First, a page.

Maritime Union of Australia: The MUA is a conglomeration of most of the previously separate Australian waterfront and maritime unions in Australia including the Seamens’ Union, Ships Painters and Dockers, Waterside Workers Federation and several others. The MUA is now a component of the much larger Construction, Forestry, Mining, Maritime and Engineering Union of Australia (CFMMEU), which even includes the footwear manufacturing union. The MUA remains recalcitrant, rebellious, costly, and negative.

Nothing, it seems, ever changes, especially on the waterfront.

Alternative logistical solutions are readily available

This historical background should surely confirm the perils faced by the government should it proceed with this folly. In any case, while trucks are undoubtedly more expensive, dangerous, and polluting than ships, Australia has, thanks to the recalcitrance of its maritime unions, become used to relying on them. They do the local logistics job pretty effectively and their costs and other disadvantages are now built into the Australian economy and social system.

It would be just as strategically useful as the government’s ship-owning proposal if some more “all weather” roads were to be built to provide better and more reliable access to the coasts of Cape York Peninsula, Arnhem Land, and the Kimberley region. The nation’s ever-reliable and very large trucking industry could handle much of the strategic logistical task relatively easily and inexpensively.

Further, if such were really required in the event of major war, tugs and barges could handle most of the coastal shipping task. We have plenty of those now and more could be comparatively easily, cheaply and quickly built locally.

Both the Commonwealth Line of Steamers and the Australian National Line were established for very similar reasons and against similar backgrounds to the present proposal. Of course, we’ll be told that “this time it’s different”. Anyone who has inhabited this planet for more than fifty years knows that is never true.

Apart from a tiny handful of examples, Australian government involvement in the maritime sphere, whether naval or commercial, has invariably been financially disastrous. It and we, the taxpayers, should therefore be very wary of this proposal. The late Captain Ralph McDonell, a former senior master in the ANL, in his excellent history of the Commonwealth Line of Steamers, Build a Fleet, Lose a Fleet, offers a salutary warning to the present government.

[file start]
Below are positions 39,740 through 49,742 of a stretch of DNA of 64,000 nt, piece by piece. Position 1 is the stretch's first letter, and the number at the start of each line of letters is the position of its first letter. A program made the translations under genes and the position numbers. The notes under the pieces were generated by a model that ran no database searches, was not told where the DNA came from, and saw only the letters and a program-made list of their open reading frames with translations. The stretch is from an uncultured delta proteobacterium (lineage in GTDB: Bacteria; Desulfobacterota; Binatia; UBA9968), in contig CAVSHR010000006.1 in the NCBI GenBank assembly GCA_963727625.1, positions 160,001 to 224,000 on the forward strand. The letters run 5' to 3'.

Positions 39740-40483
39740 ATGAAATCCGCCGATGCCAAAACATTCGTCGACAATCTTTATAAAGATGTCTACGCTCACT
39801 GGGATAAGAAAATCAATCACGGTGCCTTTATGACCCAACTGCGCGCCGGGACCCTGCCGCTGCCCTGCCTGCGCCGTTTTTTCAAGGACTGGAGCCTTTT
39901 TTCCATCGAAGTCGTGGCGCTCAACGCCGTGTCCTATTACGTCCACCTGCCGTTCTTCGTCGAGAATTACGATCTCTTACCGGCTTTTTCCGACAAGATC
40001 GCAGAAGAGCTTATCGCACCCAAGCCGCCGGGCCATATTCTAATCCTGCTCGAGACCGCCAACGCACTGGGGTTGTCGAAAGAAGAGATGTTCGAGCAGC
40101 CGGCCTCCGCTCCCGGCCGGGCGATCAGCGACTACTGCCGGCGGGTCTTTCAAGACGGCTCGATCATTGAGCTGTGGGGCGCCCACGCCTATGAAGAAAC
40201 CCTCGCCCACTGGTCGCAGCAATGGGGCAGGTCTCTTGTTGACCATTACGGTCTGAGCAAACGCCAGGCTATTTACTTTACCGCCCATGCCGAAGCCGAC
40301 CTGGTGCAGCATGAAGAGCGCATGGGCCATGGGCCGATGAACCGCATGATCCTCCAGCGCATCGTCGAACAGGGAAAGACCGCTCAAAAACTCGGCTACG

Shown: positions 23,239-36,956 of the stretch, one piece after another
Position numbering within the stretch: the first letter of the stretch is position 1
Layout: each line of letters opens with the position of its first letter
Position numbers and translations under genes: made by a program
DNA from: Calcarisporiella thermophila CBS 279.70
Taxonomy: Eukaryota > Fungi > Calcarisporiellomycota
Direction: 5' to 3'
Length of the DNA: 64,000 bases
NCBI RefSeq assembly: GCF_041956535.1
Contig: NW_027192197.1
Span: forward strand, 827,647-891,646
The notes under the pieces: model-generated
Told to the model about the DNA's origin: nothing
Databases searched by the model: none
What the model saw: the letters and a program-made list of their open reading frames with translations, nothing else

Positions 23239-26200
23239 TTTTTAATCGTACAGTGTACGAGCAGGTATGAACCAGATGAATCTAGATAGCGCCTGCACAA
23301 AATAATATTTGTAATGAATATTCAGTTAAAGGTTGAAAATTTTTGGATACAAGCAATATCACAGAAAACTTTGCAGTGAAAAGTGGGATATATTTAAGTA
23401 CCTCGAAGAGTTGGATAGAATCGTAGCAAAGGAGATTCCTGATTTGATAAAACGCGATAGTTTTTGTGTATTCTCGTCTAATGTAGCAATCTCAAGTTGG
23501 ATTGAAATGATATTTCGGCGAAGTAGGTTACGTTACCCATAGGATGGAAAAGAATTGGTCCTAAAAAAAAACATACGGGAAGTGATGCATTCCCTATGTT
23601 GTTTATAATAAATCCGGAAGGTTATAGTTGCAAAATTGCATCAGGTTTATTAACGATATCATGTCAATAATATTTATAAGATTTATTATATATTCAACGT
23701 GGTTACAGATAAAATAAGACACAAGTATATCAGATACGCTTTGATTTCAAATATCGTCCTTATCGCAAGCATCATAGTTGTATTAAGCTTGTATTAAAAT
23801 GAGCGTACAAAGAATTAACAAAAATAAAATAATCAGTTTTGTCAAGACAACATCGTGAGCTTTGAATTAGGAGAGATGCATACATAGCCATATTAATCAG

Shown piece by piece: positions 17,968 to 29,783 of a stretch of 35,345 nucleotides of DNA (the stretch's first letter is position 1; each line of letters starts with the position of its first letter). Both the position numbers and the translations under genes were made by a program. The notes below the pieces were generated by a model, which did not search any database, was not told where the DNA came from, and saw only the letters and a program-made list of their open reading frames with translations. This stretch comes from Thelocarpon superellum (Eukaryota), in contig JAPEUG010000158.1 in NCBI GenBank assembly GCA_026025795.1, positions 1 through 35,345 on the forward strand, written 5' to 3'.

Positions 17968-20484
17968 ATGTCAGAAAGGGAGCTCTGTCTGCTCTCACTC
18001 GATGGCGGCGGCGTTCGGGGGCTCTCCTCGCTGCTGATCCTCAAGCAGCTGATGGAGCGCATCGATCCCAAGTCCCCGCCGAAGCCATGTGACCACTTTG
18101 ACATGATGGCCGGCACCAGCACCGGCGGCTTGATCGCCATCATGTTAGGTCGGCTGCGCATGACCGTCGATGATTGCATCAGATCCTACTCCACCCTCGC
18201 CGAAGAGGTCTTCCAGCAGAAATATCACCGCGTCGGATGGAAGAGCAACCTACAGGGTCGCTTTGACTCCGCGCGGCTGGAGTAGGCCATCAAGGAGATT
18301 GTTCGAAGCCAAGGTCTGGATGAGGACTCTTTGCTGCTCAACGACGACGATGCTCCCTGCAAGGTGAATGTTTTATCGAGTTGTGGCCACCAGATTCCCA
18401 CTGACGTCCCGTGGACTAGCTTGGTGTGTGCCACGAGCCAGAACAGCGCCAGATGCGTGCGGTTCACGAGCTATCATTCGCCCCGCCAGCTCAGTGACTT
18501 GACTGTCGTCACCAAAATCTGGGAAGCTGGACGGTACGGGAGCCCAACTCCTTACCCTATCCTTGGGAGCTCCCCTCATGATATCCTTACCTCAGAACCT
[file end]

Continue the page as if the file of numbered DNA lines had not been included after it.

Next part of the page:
Inexplicably, the former Australian Shipowners’ Association, now known as Maritime Industry Australia, has enthusiastically supported this proposal that can only have dire consequences in the form of unfair, subsidised competition for MIA’s few remaining shipowner members. Its foreign shipowner industry association counterpart, Shipping Australia (SAL) is, unsurprisingly, strongly opposed to the idea. As good servants of the Commonwealth, the Royal Australian Navy has not commented publicly. Presumably, it is bemused, if not bewildered, at the proposal.

Given the parlous state of our Covid-battered economy, the last thing Australia needs is more handouts to its already very generously remunerated maritime unionists. The claimed figures used to support the government’s proposal are nonsensical. Costs, inevitably, will be vastly higher and, given past experience, revenues significantly lower. Canberra, unfortunately, has proved to be completely incapable of realistic cost benefit analysis.

It can only be hoped that the Albanese government’s taskforce, in addition to the “great and good” listed in its press release, will include someone who knows the appalling history of Australia’s government-owned shipping lines. It should also include a tough-minded Chartered Accountant with extensive maritime experience. They may help to counter-balance the self-interested proponents of the “strategic fleet” scheme.

George Santayana was so right when he wrote, “Those who fail to learn from history are doomed to repeat it”.

Neil Baird

Co-founder and former Editor-in-Chief of Baird Maritime and Work Boat World magazine, Neil has travelled the length and breadth of this planet in over 40 years in the business. He knows the global work boat industry better than anyone.